Scalable News Feeds – MongoDB vs Stream
Stream is a special purpose database & API built for news feeds and activity streams. Today we’ll compare it to MongoDB, a general purpose object-oriented database. Traditionally, companies have leveraged Redis or Cassandra for building scalable news feeds. Twitter’s feed, for instance, is based on Redis. Instagram started with Redis, switched to Cassandra and recently wrote their own in-house storage layer.
Over the past years, MongoDB has skyrocketed in terms of popularity. Because of this, some teams have chosen to build their feeds on top of MongoDB.
This blog post will analyze the features and performance of a news feed built on top of MongoDB and compare to the same functionality built on Stream. The MongoDB code and benchmark is open source and available on Github (mongodb-activity-feed) We’ll compare the MongoDB based technology to Stream.
1. News Feeds with Stream
Stream Test Setup
For the purpose of this benchmark, we’ll use the relatively small $899/mo. plan offered by Stream. Note that there are larger plans available tailored for high volume customers. For example, several of Stream’s largest customers have more than 100 million users on our custom Enterprise plans.
Benefits of Stream
Scalable and engaging news feeds are extremely hard to build. The founders of Stream went through that experience at their previous startup. Don’t take our word for it though, here’s what Tim from Dubsmashhas to say about it:
Building feed technology is quite a challenge. We made the mistake of trying to build it ourselves… and we were just stuck. From a feature perspective, we couldn’t build something as robust as what Stream can provide. I’m simply amazed at how certain features, such as ranking, work.Founder/CTO at Dubmash
Dubsmash is not alone in that experience. Twitter’s fail whale, Tumblr’s technical debt, Facebook’s slow down, the struggle at Hyves, Friendster, the list goes on...
The main benefits of using Stream for your news feed are:
Time to Market: Get your feeds up and running in hours instead of months.
Focus: Focus on product development instead of spending time building, maintaining, hosting and improving feed technology.
User Engagement: Ranking, Aggregation, Real-time, and Personalization enable you to improve user engagement and retention within your application.
No Firefighting: An experienced team makes sure that your feeds stay up and running. Historically our uptime has been above 99.99%.
Growth: Build your business without worrying about the scalability of your feed infrastructure.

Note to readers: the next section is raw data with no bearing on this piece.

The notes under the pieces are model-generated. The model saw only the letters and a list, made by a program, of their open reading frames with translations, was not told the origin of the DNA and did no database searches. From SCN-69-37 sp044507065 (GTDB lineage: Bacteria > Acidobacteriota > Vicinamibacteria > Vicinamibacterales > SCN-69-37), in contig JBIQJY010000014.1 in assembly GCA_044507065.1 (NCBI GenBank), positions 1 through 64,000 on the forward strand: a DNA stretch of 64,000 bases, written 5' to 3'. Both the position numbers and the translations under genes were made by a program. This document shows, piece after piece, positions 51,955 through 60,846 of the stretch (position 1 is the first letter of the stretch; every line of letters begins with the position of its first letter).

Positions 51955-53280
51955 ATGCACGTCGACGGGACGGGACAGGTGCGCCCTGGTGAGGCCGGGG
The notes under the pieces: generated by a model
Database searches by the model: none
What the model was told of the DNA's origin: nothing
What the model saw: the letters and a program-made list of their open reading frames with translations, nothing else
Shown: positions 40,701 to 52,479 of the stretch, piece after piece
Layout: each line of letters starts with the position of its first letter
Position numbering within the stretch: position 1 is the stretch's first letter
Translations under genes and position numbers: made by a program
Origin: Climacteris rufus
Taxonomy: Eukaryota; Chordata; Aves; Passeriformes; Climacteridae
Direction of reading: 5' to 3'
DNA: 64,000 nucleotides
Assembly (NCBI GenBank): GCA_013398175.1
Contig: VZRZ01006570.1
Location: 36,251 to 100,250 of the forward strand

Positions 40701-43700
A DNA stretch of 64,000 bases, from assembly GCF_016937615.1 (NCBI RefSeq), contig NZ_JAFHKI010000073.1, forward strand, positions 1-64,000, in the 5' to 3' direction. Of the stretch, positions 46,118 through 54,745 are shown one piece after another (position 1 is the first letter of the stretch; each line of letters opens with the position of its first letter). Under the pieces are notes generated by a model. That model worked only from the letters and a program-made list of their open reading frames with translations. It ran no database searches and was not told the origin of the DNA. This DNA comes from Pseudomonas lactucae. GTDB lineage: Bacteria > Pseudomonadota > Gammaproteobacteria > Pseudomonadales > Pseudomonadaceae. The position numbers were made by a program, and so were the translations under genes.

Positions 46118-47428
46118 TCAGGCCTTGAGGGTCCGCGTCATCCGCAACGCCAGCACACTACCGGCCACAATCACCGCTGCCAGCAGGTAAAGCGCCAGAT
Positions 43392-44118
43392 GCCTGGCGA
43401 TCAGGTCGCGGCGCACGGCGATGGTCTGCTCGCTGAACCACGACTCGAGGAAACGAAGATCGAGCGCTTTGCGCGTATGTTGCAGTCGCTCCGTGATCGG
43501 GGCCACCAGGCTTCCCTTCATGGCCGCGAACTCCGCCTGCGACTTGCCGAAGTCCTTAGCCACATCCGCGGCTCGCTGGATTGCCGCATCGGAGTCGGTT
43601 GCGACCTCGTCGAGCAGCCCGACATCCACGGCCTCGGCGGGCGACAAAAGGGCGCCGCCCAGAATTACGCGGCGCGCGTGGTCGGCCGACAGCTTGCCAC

Performance: Our API typically returns data in 12ms, allowing your feeds to be lightning fast.
2. News Feed with MongoDB & CRDTs
MongoDB is a popular distributed NoSQL database optimized for ease of use. MongoDB’s focus on ease of use comes with some costs. A great technical discussion about some of the tradeoffs MongoDB makes is detailed in Jepsen for version 3.4.0 . The open source MongoDB activity feed repo uses:
MongoDB Test Setup For the benchmark we’re using Node v10.8.0, MongoDB v4.0 and the following infrastructure which will be hosted on AWS:
MongoDB cluster running on MongoDB Atlas (M50, standard CPU, 2640 max IOPS, Mongo 4.0 = $2203/mo.+ other charges for backups, data transfer etc).
Redis as a task broker, highly available (cache.m4.large * 2 = $228.40/mo.+ other charges for backups, data transfer etc.)
Socket.IO for real-time websockets (c5.large * 2 = $124.44/mo.)
3 servers to run task processing with Bull (c5.large * 3 = $186.66/mo.)
2 API server to access the feed (c5.large * 2 = $124.44/mo.)
The above prices are based on the AWS rates in US-east per 8/18. The total monthly cost of the MongoDB setup: $2,865/mo. + some extra fees for backups, data transfer, load balancers etc. In our experience with running MongoDB in production, these extra fees increase the price by roughly 15% so the total price will be roughly $3,300/mo..
In addition to the hosting cost, there is of course also the hidden cost of setting up the infrastructure, monitoring, maintaining it and waking up when it fails. It’s especially important to have monitoring in place for the asynchronous job queuing infrastructure. You’ll also want to add some sort of throttling to prevent a spike in writes from breaking reads on your MongoDB cluster.
The Data Model The MongoDB activity feed project uses 5 different schemas:
Activity: The actual data of the activity
Activity Feed: An operation log. This stores that an activity should be added to a certain feed. (index on feed, time and operationTime)
Feed Group: A group of feeds, for example: user, notification, timeline etc. (unique on name)
Feed: A specific feed, ie user:scott, notification:josh, timeline:tom, etc. (unique on group and feedID)
Follow: A follow relationship between 2 feeds. (unique on source, target, index on target desc)